White matter lesions (WMLs) are areas of demyelinated cells found in the white matter of the brain. Minor cases that are commonly found in people over 65 years old, are thought to be the result of normal aging. However, there are other factors that contribute to the presence and amount of WMLs such as migraine headaches, stroke, or progressive neurological diseases that cause brain degeneration; such as multiple sclerosis and Alzheimer’s.
While it is not clear how or if white matter lesions directly cause brain dysfunction, they can be used as biomarkers for underlying pathology. There is a proven connection between WMLs and a decrease in brain volume, loss of memory and vision, and a decrease in cognitive ability. Studies have found that Alzheimer’s disease is likely to progresses more rapidly in patients with a greater volume of white matter lesions.
Cerebral small vessel disease (SVD) is a frequent finding on CT and MRI scans of elderly people and is related to vascular risk factors and cognitive and motor impairment, ultimately leading to dementia or parkinsonism in some. In general, the relations are weak, and not all subjects with SVD become demented or get parkinsonism. This might be explained by the diversity of underlying pathology of both WML and the normal appearing white matter (NAWM). Both cannot be properly appreciated with conventional MRI. Diffusion tensor imaging (DTI) provides alternative information on microstructural white matter integrity. The association between SVD, its microstructural integrity, and incident dementia and parkinsonism has never been investigated.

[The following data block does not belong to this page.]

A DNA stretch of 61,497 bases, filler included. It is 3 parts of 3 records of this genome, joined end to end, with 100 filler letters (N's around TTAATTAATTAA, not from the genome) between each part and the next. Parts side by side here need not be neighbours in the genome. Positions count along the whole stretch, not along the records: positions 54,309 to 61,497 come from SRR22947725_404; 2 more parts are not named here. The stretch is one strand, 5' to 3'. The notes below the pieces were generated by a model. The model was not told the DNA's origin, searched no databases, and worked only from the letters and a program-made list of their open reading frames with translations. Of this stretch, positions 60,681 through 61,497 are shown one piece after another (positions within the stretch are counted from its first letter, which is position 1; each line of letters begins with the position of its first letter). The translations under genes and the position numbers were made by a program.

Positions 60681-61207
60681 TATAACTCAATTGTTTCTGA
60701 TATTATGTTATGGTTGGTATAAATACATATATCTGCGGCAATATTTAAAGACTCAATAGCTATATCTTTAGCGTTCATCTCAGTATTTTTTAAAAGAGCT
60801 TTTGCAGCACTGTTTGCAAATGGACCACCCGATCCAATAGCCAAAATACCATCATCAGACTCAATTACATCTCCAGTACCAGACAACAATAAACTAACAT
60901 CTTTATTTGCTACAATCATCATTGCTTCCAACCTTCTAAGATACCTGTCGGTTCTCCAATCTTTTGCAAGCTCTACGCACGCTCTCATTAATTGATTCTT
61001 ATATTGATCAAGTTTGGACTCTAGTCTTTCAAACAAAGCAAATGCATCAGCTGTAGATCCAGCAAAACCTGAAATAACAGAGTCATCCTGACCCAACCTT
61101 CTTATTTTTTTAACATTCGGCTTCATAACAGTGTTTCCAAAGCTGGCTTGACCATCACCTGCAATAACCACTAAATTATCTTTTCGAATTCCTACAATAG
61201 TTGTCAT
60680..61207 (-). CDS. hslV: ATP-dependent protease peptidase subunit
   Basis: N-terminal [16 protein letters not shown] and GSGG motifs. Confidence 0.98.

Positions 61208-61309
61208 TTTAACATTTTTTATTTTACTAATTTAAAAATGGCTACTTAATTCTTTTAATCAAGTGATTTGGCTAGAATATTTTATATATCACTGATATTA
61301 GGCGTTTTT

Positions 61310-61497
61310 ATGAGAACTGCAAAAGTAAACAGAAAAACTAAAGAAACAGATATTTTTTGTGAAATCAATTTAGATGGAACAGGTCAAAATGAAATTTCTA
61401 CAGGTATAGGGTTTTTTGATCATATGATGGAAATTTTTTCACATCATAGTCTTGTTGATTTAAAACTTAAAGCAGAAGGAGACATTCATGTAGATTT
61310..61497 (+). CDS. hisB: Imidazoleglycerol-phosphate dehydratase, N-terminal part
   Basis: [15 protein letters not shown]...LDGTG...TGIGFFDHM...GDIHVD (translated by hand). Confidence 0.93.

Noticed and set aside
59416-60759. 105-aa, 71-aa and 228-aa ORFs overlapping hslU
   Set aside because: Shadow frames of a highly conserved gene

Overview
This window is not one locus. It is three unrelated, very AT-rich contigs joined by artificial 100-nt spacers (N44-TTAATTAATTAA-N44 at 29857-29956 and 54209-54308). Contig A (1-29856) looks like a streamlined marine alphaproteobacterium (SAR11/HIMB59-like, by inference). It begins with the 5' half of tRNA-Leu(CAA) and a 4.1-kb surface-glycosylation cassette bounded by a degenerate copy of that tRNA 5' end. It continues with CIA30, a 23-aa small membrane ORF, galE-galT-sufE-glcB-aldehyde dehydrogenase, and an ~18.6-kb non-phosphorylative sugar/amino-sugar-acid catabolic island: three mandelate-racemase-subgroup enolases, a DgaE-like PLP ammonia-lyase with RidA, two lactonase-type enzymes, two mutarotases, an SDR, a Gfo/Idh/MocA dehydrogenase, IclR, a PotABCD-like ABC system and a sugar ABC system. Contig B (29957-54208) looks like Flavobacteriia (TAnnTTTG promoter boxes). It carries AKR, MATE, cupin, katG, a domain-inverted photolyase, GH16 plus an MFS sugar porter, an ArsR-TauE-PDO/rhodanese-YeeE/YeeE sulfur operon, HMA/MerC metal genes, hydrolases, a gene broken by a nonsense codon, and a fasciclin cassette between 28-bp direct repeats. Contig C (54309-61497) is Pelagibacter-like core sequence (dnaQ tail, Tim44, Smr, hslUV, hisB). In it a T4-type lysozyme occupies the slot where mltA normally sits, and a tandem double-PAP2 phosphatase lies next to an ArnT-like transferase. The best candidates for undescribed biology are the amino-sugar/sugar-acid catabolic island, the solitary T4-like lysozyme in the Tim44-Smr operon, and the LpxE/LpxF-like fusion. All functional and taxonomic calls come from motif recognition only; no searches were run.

The RUN DMC study is a prospective cohort study on the risk factors and cognitive and motor consequences of brain changes among 503 non-demented elderly, aged between 50-85 years, with cerebral SVD. The first follow up started on July 2011. Participants alive are included and invited to the research centre to undergo a structured questionnaire on demographics and vascular risk factors, and a cognitive, and motor, assessment, followed by a MRI protocol including conventional MRI, DTI and resting state fMRI.
For all patients the WMLs are manually annotated on the FLAIR volumes. A process which is time consuming and prone to inter and intra observer variability.
| Figure 1: T1 (left) and FLAIR (right) MRI volumes. WML are defined as hyperintense lesions on FLAIR MRI without corresponding cerebrospinal fluid like hypo-intense lesions on the T1 weighted image. Gliosis surrounding lacunar and territorial infarcts are not considered to be WML. (See below for annotation)
| Figure 2: Manual WML annotations by a reader blinded to all clinical parameters
The aim of this project is to develop a solid algorithmic framework based on the analysis of different types of medical image data for improving the diagnosis of neuro-degenerative diseases, in particular dementia, Parkinsonism and decline from baseline in cognitive and motor performance. We will develop algorithms for analysing image data, extracting features from them, assessing the relevance of these features and the interplay among different types of data generated using different types of imaging technologies as well as clinical cognitive and motor performance assessment data. A prototype workstation incorporating the developed algorithms will be developed in close collaboration with the neurology and neuroradiology department at the Radboud University Nijmegen Medical Centre.
This is a joint research project of the Machine Learning (ML) group at iCIS, the Diagnostic Image Analysis Group (DIAG) at the Department of Radiology, and the Department of Neurology. We also have strong ties and collaborations with Fraunhofer MEVIS (Germany).